The new gambling venue on the site of the old Showcase Cinemas aimed to blunt competition from MGM Springfield, the $960-million integrated resort currently under development in neighboring Massachusetts, to keep casino patrons and casino revenue within the state, and to protect existing casino jobs. the opening of MGM Springfield in 2018 could result in the two casinos losing customers and revenue to the new gambling venue and could force the two tribes to lay off up to 9,000 employees.

Joe Verrengia stated that he was not willing to “wait five years for a decision to come down on whether or not that casino may or may not happen,” and stated that he wouldn’t have backed a competitive casino bill if the tribal project was on track. He ultimately voted in favor of the compromise.

Casino giant MGM had lobbied in favor of the original bill during the session while saying that it wants to build a casino and entertainment complex in Bridgeport, but that last year’s legislation had unfairly thwarted its ability to pursue the project. Uri Clinton, MGM’s senior vice president and legal counsel, did not acknowledge how lawmakers this Friday protected last year’s approval of the tribal casino. Instead, he opted to state that MGM will “continue to advocate actively for a fair and full opportunity to compete for Connecticut’s commercial gaming license.”

If approved in the Legislature, the bill would allow for the opening of a new bidding process for operators interested in building a casino in Connecticut. The amended bill will now move onto awaiting further action in the House of Representatives.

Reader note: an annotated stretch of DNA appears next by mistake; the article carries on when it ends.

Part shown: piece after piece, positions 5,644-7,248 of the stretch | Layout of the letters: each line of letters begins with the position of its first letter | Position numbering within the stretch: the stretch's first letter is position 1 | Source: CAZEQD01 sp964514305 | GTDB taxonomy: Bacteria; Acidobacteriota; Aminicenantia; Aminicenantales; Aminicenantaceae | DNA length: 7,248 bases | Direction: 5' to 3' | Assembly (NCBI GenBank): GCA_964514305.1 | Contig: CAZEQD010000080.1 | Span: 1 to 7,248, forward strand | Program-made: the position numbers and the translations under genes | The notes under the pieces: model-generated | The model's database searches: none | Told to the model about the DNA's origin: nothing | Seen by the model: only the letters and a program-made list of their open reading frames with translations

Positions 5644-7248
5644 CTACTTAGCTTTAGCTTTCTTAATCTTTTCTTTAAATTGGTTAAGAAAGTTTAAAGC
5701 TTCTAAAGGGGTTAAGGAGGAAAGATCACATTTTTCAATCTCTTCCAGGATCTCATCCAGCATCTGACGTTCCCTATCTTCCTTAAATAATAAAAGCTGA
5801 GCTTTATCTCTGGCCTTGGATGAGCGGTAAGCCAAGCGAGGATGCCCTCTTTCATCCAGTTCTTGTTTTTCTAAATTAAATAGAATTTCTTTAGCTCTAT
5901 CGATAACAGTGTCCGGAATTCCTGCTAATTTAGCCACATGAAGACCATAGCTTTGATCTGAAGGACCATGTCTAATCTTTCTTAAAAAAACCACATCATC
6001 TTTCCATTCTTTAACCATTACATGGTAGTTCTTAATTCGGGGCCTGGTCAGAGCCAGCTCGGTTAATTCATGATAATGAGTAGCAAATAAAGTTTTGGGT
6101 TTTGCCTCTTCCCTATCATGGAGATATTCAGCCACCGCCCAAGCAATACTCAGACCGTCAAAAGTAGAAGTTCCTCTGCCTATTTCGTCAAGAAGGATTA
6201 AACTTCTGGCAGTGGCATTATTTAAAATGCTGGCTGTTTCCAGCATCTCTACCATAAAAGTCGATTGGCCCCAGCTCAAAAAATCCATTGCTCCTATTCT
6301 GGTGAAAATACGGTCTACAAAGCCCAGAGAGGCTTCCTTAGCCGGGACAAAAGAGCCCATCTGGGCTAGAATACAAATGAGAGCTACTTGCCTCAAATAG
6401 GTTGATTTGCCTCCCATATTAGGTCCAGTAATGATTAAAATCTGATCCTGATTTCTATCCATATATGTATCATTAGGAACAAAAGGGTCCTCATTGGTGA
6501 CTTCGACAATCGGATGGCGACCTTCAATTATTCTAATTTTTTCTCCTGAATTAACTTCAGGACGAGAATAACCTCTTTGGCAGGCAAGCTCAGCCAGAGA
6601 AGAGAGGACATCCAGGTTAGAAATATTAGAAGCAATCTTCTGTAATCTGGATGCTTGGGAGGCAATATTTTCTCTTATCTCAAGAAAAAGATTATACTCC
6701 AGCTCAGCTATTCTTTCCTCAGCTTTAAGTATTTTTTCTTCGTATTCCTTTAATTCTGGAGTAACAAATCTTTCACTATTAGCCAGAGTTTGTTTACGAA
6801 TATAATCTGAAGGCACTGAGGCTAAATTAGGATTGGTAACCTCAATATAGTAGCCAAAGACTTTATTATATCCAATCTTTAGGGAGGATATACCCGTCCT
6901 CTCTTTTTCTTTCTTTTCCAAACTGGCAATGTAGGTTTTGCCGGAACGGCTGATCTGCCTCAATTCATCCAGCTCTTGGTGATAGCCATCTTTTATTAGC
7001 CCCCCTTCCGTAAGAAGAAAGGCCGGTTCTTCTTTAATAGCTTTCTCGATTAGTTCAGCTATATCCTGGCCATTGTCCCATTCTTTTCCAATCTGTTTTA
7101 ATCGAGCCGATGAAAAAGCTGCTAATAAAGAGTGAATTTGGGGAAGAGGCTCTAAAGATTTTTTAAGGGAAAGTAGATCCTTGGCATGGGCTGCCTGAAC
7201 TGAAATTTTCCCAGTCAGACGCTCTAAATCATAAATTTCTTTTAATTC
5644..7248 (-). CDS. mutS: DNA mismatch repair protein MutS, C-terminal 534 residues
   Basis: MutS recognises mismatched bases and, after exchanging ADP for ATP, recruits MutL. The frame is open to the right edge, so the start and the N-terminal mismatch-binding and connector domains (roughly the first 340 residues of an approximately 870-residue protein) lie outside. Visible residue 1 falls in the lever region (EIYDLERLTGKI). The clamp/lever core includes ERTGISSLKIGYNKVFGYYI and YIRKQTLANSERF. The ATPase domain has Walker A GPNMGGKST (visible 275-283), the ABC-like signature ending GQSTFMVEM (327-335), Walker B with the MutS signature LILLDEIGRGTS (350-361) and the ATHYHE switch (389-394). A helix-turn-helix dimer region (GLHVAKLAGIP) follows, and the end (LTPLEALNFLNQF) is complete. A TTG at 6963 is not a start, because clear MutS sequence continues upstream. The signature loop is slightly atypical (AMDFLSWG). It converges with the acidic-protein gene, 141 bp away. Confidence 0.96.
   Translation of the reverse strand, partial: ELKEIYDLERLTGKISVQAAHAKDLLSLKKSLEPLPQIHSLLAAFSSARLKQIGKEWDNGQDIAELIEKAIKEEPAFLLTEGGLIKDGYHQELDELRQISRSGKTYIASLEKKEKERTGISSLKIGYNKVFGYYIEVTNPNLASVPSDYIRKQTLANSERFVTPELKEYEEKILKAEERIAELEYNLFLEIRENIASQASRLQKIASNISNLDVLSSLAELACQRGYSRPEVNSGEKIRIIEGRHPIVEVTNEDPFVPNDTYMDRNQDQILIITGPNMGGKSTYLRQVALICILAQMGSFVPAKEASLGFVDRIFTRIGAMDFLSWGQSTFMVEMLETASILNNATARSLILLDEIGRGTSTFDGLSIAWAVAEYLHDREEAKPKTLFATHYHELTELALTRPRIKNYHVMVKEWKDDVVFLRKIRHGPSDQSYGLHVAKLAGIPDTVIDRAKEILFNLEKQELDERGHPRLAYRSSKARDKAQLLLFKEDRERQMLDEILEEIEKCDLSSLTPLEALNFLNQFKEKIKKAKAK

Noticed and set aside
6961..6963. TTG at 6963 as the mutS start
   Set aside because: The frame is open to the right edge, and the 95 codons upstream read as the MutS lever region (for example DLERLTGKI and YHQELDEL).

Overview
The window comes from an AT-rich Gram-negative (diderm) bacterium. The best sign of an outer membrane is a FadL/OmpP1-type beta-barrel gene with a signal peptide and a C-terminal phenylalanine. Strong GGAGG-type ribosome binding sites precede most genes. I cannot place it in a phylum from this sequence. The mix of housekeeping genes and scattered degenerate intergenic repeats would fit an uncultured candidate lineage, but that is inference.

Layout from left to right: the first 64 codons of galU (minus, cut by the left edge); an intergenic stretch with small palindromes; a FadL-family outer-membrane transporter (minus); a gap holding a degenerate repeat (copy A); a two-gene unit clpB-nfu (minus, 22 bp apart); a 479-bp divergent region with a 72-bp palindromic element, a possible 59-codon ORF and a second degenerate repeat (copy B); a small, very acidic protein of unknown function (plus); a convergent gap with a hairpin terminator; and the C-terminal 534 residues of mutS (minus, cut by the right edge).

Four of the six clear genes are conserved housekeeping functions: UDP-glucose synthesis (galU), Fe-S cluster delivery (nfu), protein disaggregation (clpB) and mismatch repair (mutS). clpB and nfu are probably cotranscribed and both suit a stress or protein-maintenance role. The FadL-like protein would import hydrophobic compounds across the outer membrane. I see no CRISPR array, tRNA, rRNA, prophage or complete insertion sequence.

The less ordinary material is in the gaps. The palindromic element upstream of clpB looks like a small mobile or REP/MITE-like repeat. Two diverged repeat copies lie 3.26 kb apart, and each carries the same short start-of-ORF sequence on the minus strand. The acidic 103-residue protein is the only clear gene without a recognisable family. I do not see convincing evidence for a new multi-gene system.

MGM has proposed a $675-million casino resort for the Bridgeport waterfront that could create more than 7,000 jobs. The company has been calling for a new and fair bidding process, arguing that by selecting the Mohegan and the Mashantucket Pequot Tribe as the preferred developers of the state’s first commercial casino in 2015, Connecticut lawmakers deprived other interested parties of the chance to participate in a fair competition.

MGM’s Bridgeport casino plan has been supported heavily by city officials, including Mayor Joe Ganim. Earlier this week, Connecticut’s Attorney General George Jepsen also spoke in favor of the proposal and the bill supporting it, saying that its approval would not breach the state’s existing agreements with its two federally recognized tribes. As a legal matter, however, it is my opinion that the proposed legislation would not run afoul of our existing agreements with the Tribes.”

Author: Casi Nedi